Available from 5 Prince Publishing Her latest release Crisis of Identity

Tess Copeland is an operator. Her motto? Necessity is the mother of a good a con. When Hurricane Irving slams into the Texas Gulf coast, Tess seizes the opportunity to escape her past by hijacking a dead woman’s life, but Shelby Coleman’s was the wrong identity to steal. And the cop that trails her? He’s a U.S. Marshall with the Fugitive Task Force for the northern district of Illinois. Tess left Chicago because the criminal justice system gave her no choice. Now she’s on the run from ghosts of misdeeds past—both hers and Shelby’s.

Enter Trevor Smith, a pseudo-cowboy from Houston, Texas, with good looks, a quick tongue, and testosterone poisoning. Will Tess succumb to his questionable charms and become his damsel in distress? She doesn’t have to faint at his feet—she’s capable of handling just about anything. But will she choose to let Trevor be the man? When Tess kidnaps her niece, her life changes. She must make some hard decisions. Does she trust the lawman that promises her redemption, or does she trust the cowboy that promises her nothing but himself?

Excerptfrom Crisis of Identity:

The room had already filled five times with sea-soaked bodies. The dead lay head-to-foot, column-by-column, row-by-row, ten by twenty. Victim 973 had scrawled her Social Security number down her left arm just as she’d been instructed. I noted the number on my log and moved on, trying hard not to think about the person, concentrating only on the morbid job some pushy cop forced on me.

Across the high school gymnasium, a man worked the other end of the column. As his stealthy glances trailed me around the gym, the acid in my overwrought stomach churned every time our eyes met.

“Want to take a break?” His sudden question reverberated throughout the cavernous space.

I curled one tendril of hair around my left ear. “Sure.”

I followed him into the locker room, grabbing a foam cup and filling it with tepid coffee. The man did the same from another urn. The burnt brew left traces of bitterness in my mouth. I rubbed my tongue over my teeth in a vain attempt to remove the acrid leftovers.

My mind turned off for a few precious moments as I ignored the makeshift morgue on the other side of the wall. The man’s strong, masculine bass invaded my mental hideaway. “They’re starting to smell ripe.” He gulped down another ounce of artificial stimulant, staring at me over the rim of his cup.

My insides flipped. “It’s been four days.”

He nodded. “Most of these don’t have numbers.”

“Makes it harder to identify them.”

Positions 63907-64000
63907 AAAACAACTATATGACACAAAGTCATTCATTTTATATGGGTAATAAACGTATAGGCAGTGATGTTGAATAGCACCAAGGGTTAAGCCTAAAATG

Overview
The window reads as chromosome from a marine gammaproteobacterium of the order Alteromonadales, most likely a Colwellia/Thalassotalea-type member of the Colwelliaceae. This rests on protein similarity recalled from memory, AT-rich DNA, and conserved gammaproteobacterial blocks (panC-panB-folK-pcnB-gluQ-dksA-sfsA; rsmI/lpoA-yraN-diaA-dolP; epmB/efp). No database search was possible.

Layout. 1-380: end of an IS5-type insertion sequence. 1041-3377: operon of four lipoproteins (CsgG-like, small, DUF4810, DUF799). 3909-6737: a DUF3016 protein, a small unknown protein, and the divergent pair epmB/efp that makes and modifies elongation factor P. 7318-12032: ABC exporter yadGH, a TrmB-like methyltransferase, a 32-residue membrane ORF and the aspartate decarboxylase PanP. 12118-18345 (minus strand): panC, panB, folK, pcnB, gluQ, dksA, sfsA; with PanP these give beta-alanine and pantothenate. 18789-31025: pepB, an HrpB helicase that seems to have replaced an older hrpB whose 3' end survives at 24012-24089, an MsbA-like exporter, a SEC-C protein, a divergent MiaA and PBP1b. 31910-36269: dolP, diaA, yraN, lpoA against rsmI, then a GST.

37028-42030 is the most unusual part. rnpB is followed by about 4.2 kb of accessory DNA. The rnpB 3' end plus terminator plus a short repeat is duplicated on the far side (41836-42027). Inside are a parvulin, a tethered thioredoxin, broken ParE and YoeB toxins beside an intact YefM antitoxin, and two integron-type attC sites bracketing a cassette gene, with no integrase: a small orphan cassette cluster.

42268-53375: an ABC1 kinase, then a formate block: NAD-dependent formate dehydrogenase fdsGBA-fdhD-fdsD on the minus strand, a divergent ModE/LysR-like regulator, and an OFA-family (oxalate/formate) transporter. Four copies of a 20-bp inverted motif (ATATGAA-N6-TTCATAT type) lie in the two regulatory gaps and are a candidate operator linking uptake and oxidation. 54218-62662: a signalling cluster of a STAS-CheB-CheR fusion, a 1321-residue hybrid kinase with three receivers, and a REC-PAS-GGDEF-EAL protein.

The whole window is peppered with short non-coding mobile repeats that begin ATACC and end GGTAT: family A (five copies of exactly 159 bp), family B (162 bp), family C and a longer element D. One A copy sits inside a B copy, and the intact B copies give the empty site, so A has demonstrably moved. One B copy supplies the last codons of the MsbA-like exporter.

He leaned against a locker. “This group must have thought they were invincible.”

“Doesn’t everyone?” I tossed my cup into the overflowing trash. “Think they’re invincible, I mean.”

“Certain death. How do you interpret that? I think it means, ‘I stay. I die.’ Must not have sunk in until it was too late.” His sarcastic attitude unsettled me, made me want to defend the dead.

“They’ve been warned before and nothing happened.” When the locals ordered an evacuation two years before, it proved to be a false alarm. The residents of the Texas Gulf coast weren’t so easy to convince this time. It seemed no one learned a lesson from Hurricane Katrina. “And…we’re not dead.” Our eyes locked.

Someone’s presence warmed my back. The site supervisor stood over my shoulder and repeated his prerecorded rant for the millionth time. “Mandatory is mandatory. The dead ignored the warning to their own peril. If they wanted to stay put, the least they could do is write their soc number on their arms…just like they were told to do. How many times did the news people make that announcement? Write your number on your arm if you plan to stay. How hard is that?”

I shifted away from him. I didn’t dare write my number on my arm.

“Suppose the two of you take a few. You look wasted, and these guys…” He waved his hand toward the gym. “Aren’t going anywhere.”


Denise wrote her first story when she was in high school—seventeen hand-written pages on school-ruled paper and an obvious rip-off of the last romance novel she read. She earned a degree in accounting, giving her some nice skills to earn a little money, but her passion has always been writing. She has written numerous short stories and more than a few full-length novels. Her favorite pastimes when she’s not writing are spending time with her family, traveling, reading, and scrapbooking. She lives in Louisiana with her husband, two children, and one very chubby dog.

Visit her web page to see other titles available.  Miss. X is a multi-published author with multiple publishers including Still Moments Publishing.

Find her On Amazon